Snow Weasel

(Niveus hexipedis)

Little is known about this south polar species. Several naturally freeze-dried corpses have been studied, but there have been only a few documented sightings of living specimens. The creature's anatomy does reveal some information about its ecology, however. The animal is a mammaloid, with thick white fur and thicker blubber. It is a long bodied hexiped, with splayed feet and completely webbed toes. The animal's thick, otter-like tail is well suited to swimming and its muscles contain abundant myoglobin analogs indicating the creature can hold its breath for some time.

The snow weasel's head is large, and its teeth are those of an opportunist. The animal's eyespots run the length of its body, and though most are covered by long fur, they appear completely functional. The large olfactory lobes of the animal's brain indicate its sense of smell is of primary importance. Tiny mineral-rich, gel-filled pockets in the animal's tympanic apertures also imply that the species is sensitive to magnetic fields, perhaps allowing it to navigate over the featureless ice fields of its range. This may be key to the animal's survival, allowing it to reliably travel from thermal oasis (MG 155) to thermal oasis.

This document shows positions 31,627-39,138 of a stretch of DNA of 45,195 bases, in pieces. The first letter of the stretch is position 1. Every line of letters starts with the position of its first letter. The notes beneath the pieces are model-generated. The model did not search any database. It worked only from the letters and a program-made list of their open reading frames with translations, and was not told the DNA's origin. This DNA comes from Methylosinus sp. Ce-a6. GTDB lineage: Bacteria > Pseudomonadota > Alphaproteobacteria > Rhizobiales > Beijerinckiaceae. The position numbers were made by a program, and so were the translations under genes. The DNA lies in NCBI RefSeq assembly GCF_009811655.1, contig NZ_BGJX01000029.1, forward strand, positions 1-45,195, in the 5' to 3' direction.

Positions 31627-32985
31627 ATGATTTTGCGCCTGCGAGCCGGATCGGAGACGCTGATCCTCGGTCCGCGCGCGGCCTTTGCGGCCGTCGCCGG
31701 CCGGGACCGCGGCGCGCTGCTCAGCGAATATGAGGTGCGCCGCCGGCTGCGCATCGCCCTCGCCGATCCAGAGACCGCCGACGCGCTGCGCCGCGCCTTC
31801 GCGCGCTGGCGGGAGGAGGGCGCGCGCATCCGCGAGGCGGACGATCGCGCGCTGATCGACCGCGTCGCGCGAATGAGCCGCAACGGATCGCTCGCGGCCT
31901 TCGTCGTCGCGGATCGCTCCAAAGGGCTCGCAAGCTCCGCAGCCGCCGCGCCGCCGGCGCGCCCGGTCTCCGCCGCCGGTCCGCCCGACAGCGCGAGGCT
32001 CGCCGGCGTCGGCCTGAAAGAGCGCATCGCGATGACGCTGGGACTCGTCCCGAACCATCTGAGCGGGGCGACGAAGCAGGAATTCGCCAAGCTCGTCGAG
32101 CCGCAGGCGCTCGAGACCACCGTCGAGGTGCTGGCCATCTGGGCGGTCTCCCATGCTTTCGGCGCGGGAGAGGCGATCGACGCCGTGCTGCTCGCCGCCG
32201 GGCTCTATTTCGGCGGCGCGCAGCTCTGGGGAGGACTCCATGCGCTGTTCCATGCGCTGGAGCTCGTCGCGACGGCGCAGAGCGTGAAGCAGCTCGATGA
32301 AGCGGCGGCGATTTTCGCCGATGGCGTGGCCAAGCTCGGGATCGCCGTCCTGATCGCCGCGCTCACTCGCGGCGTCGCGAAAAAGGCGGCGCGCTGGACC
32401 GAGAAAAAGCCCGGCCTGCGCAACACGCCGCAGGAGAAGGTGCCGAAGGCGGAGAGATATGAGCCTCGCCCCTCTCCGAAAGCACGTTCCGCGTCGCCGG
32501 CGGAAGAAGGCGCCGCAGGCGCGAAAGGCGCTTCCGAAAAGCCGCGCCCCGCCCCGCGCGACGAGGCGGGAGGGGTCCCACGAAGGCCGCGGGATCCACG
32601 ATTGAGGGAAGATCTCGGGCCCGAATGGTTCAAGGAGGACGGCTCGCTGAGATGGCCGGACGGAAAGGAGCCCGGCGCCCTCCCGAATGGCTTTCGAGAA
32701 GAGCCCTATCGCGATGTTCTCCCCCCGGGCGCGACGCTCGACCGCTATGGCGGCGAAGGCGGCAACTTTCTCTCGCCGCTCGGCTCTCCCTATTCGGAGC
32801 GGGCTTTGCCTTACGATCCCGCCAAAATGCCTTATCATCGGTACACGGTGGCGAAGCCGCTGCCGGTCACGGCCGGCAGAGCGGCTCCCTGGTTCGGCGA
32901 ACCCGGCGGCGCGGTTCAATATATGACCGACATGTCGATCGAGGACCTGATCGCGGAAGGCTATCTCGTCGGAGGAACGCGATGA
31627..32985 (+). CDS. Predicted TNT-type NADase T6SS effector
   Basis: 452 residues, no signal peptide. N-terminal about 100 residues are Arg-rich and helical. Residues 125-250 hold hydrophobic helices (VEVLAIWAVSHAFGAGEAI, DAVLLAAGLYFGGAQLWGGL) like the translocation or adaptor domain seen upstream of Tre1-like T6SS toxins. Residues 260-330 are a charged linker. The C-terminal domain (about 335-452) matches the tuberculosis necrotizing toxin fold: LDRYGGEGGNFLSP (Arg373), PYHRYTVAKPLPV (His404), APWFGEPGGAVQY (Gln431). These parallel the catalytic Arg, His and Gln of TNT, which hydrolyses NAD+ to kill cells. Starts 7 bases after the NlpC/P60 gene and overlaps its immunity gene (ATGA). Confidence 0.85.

Was this article helpful?

0 0

Post a comment